Privacy and Disclosure Issues

Privacy and disclosure concerns may arise when banks purchase BOLI policies on their employees.

Some argue that employees should have the right to know if their bank has purchased a policy on their life and be provided with information about the policy's terms and benefits.

Financial Risks

Credit and Counterparty Risk

Banks that invest in BOLI face credit and counterparty risk from the insurance companies issuing the policies.

If the insurer experiences financial difficulties or fails, the bank may not receive the expected death benefits or investment returns, negatively impacting its financial position.

Market and Interest Rate Risk

BOLI investments are subject to market and interest rate risk. Market fluctuations can affect the value of the assets backing the policies, while changes in interest rates may impact the returns on the investments.

Banks must carefully manage these risks to ensure the stability of their BOLI portfolios.

Liquidity Risk

BOLI policies are generally long-term, illiquid investments.

Banks may face liquidity risk if they need to access the funds invested in BOLI policies before the insured employees pass away or if they need to terminate the policies early, potentially incurring surrender charges or other penalties.


Regulatory Framework and Compliance

Key Regulations and Guidelines

Office of the Comptroller of the Currency (OCC)

The OCC is one of the main regulatory bodies overseeing BOLI policies. It issues guidelines and regulations to ensure the safe and sound operation of national banks and federal savings associations that purchase BOLI.

Federal Reserve

The Federal Reserve also plays a role in the regulation of BOLI, providing guidance and supervision to state-chartered banks that are members of the Federal Reserve System. These banks must adhere to the Federal Reserve's regulations and guidelines when purchasing and managing BOLI policies.

Federal Deposit Insurance Corporation (FDIC)

The FDIC is responsible for regulating and supervising state-chartered banks that are not members of the Federal Reserve System. These banks must comply with FDIC guidelines and regulations concerning BOLI purchases and risk management practices.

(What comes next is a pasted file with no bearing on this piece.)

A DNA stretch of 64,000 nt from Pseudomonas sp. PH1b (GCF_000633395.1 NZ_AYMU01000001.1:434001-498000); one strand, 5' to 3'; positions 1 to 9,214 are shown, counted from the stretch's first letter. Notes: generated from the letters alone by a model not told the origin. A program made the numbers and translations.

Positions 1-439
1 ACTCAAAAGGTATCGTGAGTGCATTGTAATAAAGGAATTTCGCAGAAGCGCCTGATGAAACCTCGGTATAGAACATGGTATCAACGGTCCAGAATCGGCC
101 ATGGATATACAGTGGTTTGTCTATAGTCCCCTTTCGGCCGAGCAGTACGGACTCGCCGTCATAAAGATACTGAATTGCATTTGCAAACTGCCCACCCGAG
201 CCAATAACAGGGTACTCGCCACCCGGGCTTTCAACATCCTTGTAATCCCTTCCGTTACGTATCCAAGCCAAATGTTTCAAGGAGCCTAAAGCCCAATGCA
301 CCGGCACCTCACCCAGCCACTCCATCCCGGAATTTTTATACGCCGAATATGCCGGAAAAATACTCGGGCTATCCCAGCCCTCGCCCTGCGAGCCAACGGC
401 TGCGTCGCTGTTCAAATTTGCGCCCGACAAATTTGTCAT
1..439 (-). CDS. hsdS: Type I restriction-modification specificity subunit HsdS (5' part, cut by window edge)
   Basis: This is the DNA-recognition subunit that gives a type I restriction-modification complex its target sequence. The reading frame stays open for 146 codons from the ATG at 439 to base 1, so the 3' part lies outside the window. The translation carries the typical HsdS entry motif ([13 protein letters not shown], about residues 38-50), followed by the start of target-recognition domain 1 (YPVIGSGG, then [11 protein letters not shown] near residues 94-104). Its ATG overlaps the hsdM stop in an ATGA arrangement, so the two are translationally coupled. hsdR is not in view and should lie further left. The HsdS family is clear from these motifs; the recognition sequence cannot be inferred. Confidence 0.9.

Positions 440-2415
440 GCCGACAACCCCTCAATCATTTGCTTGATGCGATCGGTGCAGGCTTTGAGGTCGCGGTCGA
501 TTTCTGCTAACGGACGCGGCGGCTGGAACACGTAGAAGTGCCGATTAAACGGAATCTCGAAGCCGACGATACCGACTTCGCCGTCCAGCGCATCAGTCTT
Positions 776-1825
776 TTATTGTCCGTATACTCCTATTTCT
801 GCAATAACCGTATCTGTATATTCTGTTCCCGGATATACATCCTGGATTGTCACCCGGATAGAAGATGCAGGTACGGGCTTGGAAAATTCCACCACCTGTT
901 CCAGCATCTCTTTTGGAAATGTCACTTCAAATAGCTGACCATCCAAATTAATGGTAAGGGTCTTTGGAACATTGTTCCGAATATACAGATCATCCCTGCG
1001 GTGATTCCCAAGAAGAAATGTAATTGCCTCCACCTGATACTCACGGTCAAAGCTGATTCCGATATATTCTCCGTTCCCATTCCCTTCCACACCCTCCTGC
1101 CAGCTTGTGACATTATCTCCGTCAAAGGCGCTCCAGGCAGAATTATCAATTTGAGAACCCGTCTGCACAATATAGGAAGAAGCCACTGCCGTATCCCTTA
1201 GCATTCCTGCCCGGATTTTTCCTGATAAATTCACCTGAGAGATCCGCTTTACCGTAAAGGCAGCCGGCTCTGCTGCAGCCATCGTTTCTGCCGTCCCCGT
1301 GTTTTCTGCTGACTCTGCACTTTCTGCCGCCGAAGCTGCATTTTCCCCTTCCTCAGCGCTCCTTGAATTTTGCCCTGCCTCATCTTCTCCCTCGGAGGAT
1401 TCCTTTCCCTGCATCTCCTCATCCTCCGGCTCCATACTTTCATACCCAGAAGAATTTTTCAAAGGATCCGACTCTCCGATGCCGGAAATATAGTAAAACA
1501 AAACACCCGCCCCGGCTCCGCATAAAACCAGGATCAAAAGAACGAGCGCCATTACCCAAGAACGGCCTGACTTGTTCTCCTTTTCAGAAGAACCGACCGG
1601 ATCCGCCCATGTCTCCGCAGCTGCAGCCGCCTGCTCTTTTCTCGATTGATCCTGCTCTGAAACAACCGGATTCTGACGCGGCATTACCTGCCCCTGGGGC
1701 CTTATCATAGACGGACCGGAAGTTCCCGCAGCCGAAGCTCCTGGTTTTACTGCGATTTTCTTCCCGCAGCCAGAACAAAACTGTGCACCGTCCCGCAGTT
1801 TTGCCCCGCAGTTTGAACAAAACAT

Risk Management and Reporting Requirements

Interagency Statement on the Purchase and Risk Management of BOLI

The Interagency Statement, issued by the OCC, Federal Reserve, and FDIC, outlines regulatory expectations for banks that purchase BOLI. This statement provides guidance on risk management practices, pre-purchase analysis, and ongoing monitoring of BOLI policies.

Pre-Purchase Analysis and Due Diligence

Before purchasing a BOLI policy, banks must conduct a thorough pre-purchase analysis and due diligence process.

This analysis should evaluate the appropriateness of the BOLI investment, the insurer's financial strength, and the bank's ability to manage the risks associated with the policy.

Ongoing Risk Management and Monitoring

Banks are required to have a comprehensive risk management framework in place to monitor and manage their BOLI investments.

This includes periodic reviews of policy performance, assessment of the insurer's financial condition, and evaluation of the bank's overall BOLI risk exposure.

Final Thoughts

Bank-Owned Life Insurance (BOLI) offers several benefits to banks, such as tax advantages, competitive employee compensation and benefits, and improved asset and liability management.

However, BOLI also presents some potential drawbacks and controversies, including ethical concerns and various financial risks.

Banks must carefully weigh the advantages and disadvantages of BOLI investments and adhere to regulatory requirements and risk management practices.

BOLI has become an essential component of the banking industry, providing banks with an effective means to finance employee benefit plans and manage their long-term liabilities.

The use of BOLI has grown in popularity, particularly among larger banks, as they recognize the financial and competitive advantages offered by these policies.

The future of BOLI will likely be influenced by changes in regulation, market conditions, and the evolving needs of banks and their employees.

Increased regulatory scrutiny, changing demographics, and the continued evolution of employee benefit plans may all contribute to shaping the role of BOLI in the banking industry.

Banks must stay informed and adapt to these changes to maximize the benefits and minimize the risks associated with their BOLI investments.

Bank-Owned Life Insurance (BOLI) FAQs

About the Author

True Tamplin, BSc, CEPF®

True Tamplin is a published author, public speaker, CEO of UpDigital, and founder of Finance Strategists.

True is a Certified Educator in Personal Finance (CEPF®), author of The Handy Financial Ratios Guide, a member of the Society for Advancing Business Editing and Writing, contributes to his financial education site, Finance Strategists, and has spoken to various financial communities such as the CFA Institute, as well as university students like his Alma mater, Biola University, where he received a bachelor of science in business and data analytics.

To learn more about True, visit his personal website or view his author profiles on Amazon, Nasdaq and Forbes.